If you’re feeling thirsty, you’re already dehydrated! How much is not enough?

Root Whole Body food + nutrition, Front Page, healing + injury prevention

lemonadeSummer lavender lemonade? Yes please! Have a sip, and test yourself – do you know the signs of dehydration?

You probably know in theory that when the temperatures kick up and you become more active in the summer, you should make an effort to stay hydrated. But how much liquid is necessary? How do you actually know if you, or a loved one, fall beneath safe levels of hydration?

The effects of dehydration are definitely not as straightforward as just feeling thirsty. (By the way, if you feel thirsty, you are already dehydrated!) Dehydration can cause an array of confusing or vague symptoms that can include feeling fatigued, irritable and unproductive, dry mouth, infrequent urination or dark urine, rapid heartbeat, low blood pressure, or could include headaches and/or muscle cramps or even seizures in extreme cases.

Athletes often fail to drink enough to compensate for the extra fluid they lose through sweat and respiration, and are especially at risk of dehydration in the summer months. Even the completely sedentary are at risk when high heat combined with dry air such as air-conditioning increase their bodies’ water needs. The elderly are also at high risk because they often restrict their liquid intake for fear of bladder control issues. In fact, dehydration is one of the most common causes of hospitalization for people over 65!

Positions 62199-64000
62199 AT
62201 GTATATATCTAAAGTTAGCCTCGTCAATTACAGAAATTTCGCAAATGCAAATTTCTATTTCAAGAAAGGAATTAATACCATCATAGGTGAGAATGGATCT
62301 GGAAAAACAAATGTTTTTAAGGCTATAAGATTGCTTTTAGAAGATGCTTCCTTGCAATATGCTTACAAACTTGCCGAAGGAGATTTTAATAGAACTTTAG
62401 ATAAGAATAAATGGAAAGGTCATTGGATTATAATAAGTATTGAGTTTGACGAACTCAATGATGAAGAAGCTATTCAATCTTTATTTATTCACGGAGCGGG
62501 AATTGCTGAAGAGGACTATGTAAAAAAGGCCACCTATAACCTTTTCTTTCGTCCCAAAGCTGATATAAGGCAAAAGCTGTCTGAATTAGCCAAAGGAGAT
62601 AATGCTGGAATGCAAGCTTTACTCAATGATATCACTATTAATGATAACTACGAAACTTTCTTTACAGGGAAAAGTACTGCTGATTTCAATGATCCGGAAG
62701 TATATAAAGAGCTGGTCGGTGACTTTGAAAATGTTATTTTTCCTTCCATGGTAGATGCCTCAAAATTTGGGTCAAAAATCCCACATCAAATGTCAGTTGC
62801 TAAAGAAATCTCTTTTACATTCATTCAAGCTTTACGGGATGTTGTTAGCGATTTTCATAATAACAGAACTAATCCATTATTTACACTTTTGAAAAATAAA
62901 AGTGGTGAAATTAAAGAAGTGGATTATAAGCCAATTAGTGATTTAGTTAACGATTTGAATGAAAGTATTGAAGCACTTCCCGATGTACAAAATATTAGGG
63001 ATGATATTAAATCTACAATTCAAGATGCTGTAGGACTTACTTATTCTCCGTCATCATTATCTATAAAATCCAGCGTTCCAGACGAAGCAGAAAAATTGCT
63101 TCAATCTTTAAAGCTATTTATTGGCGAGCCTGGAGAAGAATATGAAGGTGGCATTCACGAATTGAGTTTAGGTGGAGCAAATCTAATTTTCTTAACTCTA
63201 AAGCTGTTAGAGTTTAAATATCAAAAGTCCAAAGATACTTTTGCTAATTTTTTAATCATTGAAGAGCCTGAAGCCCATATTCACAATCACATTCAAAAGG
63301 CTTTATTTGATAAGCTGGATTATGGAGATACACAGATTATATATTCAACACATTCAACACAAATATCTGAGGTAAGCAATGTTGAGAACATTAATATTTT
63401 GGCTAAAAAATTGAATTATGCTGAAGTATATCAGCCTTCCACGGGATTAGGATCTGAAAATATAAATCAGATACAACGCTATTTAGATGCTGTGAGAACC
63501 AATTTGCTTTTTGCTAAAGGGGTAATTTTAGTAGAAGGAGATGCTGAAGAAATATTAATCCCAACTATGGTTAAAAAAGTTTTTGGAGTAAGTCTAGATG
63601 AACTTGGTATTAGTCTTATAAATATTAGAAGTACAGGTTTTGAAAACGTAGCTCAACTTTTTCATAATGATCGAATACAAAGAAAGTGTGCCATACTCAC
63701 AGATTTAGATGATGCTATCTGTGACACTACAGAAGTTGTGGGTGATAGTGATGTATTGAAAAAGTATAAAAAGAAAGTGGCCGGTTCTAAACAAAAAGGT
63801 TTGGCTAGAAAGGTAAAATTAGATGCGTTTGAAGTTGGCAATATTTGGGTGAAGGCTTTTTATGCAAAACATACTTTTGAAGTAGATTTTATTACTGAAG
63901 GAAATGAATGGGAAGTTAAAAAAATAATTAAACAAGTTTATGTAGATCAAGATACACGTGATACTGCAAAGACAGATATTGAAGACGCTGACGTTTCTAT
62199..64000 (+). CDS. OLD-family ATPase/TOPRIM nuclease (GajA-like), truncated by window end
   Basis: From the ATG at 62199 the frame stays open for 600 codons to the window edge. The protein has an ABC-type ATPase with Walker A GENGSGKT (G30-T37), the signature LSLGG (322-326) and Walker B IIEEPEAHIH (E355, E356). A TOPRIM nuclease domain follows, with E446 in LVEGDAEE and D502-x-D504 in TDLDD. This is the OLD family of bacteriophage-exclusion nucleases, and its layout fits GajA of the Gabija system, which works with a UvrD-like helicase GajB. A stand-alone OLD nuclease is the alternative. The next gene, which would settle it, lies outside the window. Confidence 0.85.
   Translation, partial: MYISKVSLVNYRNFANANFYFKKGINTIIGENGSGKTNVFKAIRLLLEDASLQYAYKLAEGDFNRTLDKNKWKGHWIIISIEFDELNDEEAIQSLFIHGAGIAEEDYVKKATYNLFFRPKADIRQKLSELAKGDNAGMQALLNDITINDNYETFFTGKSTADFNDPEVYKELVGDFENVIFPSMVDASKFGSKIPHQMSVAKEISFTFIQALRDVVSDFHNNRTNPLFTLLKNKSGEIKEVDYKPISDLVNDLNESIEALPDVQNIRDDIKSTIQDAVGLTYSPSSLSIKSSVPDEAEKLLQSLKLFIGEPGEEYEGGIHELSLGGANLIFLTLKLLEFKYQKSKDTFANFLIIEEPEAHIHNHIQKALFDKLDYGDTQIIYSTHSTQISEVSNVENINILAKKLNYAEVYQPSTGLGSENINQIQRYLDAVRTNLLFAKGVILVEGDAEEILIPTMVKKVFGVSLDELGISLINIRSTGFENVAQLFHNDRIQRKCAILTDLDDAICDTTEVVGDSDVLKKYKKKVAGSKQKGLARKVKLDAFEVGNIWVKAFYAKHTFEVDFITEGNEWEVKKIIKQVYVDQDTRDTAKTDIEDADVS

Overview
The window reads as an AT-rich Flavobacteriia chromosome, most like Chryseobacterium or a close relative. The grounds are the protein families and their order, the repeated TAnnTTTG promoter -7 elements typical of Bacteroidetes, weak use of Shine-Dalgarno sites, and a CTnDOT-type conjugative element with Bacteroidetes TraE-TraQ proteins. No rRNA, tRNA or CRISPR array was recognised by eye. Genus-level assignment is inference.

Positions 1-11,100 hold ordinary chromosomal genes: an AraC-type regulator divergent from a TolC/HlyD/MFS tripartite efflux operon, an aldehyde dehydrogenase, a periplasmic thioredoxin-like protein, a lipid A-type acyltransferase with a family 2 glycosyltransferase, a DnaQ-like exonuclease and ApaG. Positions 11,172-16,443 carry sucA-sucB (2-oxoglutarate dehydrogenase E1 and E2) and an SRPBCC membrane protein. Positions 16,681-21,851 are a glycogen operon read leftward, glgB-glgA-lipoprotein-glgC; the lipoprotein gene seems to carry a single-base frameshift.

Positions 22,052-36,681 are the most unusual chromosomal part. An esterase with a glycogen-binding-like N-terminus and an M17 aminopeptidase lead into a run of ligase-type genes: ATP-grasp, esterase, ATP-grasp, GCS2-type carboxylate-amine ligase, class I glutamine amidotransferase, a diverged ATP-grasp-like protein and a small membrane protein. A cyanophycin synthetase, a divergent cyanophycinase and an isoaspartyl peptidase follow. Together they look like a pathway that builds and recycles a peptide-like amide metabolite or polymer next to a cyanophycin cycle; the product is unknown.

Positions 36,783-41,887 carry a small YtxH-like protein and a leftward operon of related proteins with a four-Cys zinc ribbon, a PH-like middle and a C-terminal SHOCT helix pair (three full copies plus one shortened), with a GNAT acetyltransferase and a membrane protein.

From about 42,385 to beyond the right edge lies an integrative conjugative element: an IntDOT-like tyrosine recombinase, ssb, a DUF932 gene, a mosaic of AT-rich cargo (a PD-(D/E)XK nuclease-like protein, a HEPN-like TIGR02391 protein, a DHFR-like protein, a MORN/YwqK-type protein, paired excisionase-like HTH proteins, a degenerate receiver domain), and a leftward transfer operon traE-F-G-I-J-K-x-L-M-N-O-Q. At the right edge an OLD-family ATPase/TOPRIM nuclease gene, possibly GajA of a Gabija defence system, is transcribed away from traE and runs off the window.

Chances are that high heat will tempt you to grab whatever cold liquid might be around, but be careful…many of today’s most popular choices, including flavored water, are loaded with empty, sweet calories that actually increase the body’s need for water. Alcohol also greatly increases the body’s water need and should not be included as part of your liquid intake.

So how to keep safe?

The average adult body should be consuming at least 2.5 liters of liquids, including that from water, herbal teas, fresh juice or broth, per day. On top of that, it is advised to drink 8 to16 ounces of fluid for every 30 minutes of exercise.

Also, stay cool. Stay out of the direct sun, and keep your indoor area cool by closing curtains to limit direct sun. Keep fans going. Exercise early in the day when the temperatures are still low. Take a cool bath or run through the sprinkler.

Mild dehydration should be able to be reversed just by carefully upping liquid intake. But if dehydration is ongoing, it can affect your kidney function and cause kidney stones to develop. It can also lead to liver, joint and muscle damage, cholesterol problems, and constipation. In cases of severe dehydration, it’s definitely not something to mess around with – one can even die from severe dehydration because the blood stops circulating.

Summer Lavender Lemonade

Need motivation to get your fluids up? Nothing beats a summer lavender lemonade. Keep a pitcher on hand in the fridge at all times – you won’t be able to stay away on the hot days!

In a large saucepan, bring 2 ½ cups of water and ½ cup of honey to a boil. Remove from the heat; add 1 -2 Tbsp of dried lavender flowers. Cover and let stand for 1 hour. Strain into a pitcher, discarding the lavender. Stir in 2 ½ cups of cold water and 1 cup of fresh squeezed lemon juice. Serve over ice. Enjoy! You can also feel free to add fresh mint, basil, grated ginger, or a few chamomile flowers to mix it up.